Constance describes her experience of attending the Oscars, and analyses the flaws and bathos of the system
It is 10 years ago and I am on my way to the Oscars.
I am very excited because there is a limousine – with free water and gum! Watermelon flavoured. Then I am very excited because almost the entire cast of Harry Potter is there, and one by one I drag someone along with me so that I can be introduced. My uncle is very excited because there is a famous nun who he attempts to find all evening. Then there is the red carpet, and all the cameras. The one photo of me up online is from the red carpet. I am standing next to my dad with a shawl wrapped around me, and a black dress on, looking like a very short elderly widow. My face is an odd colour: a makeup artist in Hollywood had lathered me in foundation. In the limo, I suddenly started crying, and my aunt had to wipe it all off with the tissues in her bag in an attempt to make me less orange. At various points down the carpet my father is interviewed, and occasionally they throw me a question too. A glossy reporter asks me: “Who are you wearing? How did you get dressed today.” “I put on a dress”, I say, looking up at her stupidly. Nearing the end of the carpet, a very tall man turns around, bends down to me and says: “congratulations to you young lady.” Later, my father said: “I know that this doesn’t mean anything to you, but that was Wim Wenders.”
“A glossy reporter asks me: ‘Who are you wearing? How did you get dressed today.”I put on a dress’, I say, looking up at her stupidly.”
The actual ceremony takes hours. There’s lots of dead time in between each nomination. And then there are signs at the front. 1 2 3 Applaud, Laugh. I sit at the back, in the section that is not televised, fidgeting. Billy Crystal is the host (though unfortunately I didn’t appreciate that yet, because it would be a few more years before I would watch When Harry Met Sally). When my parents’ category comes on, best adapted screenplay, I move into the televised section to sit by my dad. Angelina Jolie is the announcer. “Your mother would have loved that”, my father whispers to me sarcastically. She died whilst production started. The film is dedicated to her. Angelina pulls out the card from the envelope. It’s not my parents who win – it’s the George Clooney film. We go for drinks afterwards. All the decorations are gold, and there are chocolate Oscars on the table. I put as many as I can into my pockets. The one person that my father goes up to to say that he is a fan is Bret McKenzie, from Flight Of The Conchords, who had been nominated for best song. He apparently said thank you and looked “bemused”. Eventually I fall asleep at the table and am taken home.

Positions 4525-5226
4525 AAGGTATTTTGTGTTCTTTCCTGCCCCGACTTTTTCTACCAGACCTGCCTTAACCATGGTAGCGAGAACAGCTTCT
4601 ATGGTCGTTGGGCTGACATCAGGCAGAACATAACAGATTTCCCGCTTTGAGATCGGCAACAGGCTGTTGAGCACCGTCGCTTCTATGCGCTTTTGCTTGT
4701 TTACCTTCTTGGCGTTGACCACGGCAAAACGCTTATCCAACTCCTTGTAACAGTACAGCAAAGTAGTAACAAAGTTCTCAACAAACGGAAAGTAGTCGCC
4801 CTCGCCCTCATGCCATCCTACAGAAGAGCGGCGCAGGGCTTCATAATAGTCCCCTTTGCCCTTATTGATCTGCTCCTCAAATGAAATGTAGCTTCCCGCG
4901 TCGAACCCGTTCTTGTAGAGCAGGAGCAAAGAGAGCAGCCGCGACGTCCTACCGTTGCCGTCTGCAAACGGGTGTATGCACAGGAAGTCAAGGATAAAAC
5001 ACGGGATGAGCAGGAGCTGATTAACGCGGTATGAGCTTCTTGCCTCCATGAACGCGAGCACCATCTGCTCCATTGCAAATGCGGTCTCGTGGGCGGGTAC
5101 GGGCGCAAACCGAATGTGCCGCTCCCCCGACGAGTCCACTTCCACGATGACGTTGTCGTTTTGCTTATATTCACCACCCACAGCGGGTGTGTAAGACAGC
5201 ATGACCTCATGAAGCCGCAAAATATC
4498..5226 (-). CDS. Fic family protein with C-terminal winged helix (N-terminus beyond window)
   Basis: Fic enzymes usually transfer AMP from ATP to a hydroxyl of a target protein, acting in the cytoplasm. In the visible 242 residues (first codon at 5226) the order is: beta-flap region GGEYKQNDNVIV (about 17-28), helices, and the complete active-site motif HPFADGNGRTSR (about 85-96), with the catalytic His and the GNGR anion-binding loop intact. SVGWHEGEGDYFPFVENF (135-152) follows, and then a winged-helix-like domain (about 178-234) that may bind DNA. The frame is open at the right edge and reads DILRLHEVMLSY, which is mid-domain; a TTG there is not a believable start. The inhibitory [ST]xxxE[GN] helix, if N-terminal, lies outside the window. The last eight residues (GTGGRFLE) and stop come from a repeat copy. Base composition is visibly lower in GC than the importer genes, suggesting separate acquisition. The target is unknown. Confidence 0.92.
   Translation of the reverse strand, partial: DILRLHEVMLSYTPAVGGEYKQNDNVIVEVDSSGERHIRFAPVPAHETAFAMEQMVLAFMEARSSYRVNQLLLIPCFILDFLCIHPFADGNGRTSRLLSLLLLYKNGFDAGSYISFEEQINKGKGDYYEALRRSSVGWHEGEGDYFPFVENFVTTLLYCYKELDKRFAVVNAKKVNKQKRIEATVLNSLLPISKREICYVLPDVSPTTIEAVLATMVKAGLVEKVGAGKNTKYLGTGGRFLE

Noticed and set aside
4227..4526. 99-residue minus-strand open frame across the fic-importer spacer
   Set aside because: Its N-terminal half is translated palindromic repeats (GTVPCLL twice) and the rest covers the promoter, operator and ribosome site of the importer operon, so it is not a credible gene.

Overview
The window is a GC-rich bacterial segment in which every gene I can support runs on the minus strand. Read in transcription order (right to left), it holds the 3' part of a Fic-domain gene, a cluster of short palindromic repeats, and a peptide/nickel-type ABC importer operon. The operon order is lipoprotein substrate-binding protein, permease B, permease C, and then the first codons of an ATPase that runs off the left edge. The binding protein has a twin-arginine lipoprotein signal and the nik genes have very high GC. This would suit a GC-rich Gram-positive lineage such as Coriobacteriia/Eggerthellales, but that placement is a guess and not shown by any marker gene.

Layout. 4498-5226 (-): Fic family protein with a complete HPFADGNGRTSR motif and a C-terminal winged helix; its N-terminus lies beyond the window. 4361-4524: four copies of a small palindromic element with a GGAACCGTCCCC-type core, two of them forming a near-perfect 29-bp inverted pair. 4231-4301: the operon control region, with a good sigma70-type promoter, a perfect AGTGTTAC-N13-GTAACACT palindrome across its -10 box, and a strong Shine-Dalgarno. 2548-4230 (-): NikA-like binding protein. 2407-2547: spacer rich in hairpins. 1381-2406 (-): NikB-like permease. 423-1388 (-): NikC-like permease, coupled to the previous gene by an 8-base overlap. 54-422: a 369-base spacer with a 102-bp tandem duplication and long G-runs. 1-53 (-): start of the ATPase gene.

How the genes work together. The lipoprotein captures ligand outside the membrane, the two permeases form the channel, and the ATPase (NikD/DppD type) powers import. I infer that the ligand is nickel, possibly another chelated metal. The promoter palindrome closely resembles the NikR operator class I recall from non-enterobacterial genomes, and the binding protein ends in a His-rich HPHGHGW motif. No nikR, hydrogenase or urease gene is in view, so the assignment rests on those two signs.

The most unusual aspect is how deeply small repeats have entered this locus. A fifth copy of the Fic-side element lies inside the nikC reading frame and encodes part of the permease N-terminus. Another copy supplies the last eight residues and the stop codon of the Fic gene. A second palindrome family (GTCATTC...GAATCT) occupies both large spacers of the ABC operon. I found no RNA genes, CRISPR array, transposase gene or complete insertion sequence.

“When my parents’ category comes on, best adapted screenplay, I move into the televised section to sit by my dad. Angelina Jolie is the announcer.”
Back in England we get more news: my father has been made an academy member. Now every year, around the holidays, it is Oscar season in our house. The first few DVDs come through the mail, and my father always groans: “it’s beginning”. It’s funny how quickly the novelty wore off, and how chore-like it has become. There are hundreds of films to watch and simply not enough time to watch all of them. Instead there is a shortlist of films with a good publicity push, films from the Industry, films everyone is talking about. So inevitably some great ones get left behind. Why, we both wonder, was Zola not nominated this year? Why is it that, despite the public pressure to be more diverse, it is only films that deal with race in a harmonious, trite way – like Green Book – that win? One advancement in recent years is the inclusion of foreign films into the best picture category, giving way to Parasite winning in 2019. But there are still lots of flaws in the voting system. My father is aware of token awards: a film that is well received but didn’t win best picture is given a consolation Oscar in a category that, maybe, it didn’t deserve. Then there is the cliché of the perfect Oscar film: middle of the road, well crafted, less experimental, makes you cry.
I haven’t watched the Oscars in the ten years since I was there. The day after this year’s ceremony, I woke up late. My dad said: “Did you hear about the Oscars?”
“No”, I said. “Who won?”
He shrugged. “I meant about Will Smith slapping Chris Rock.”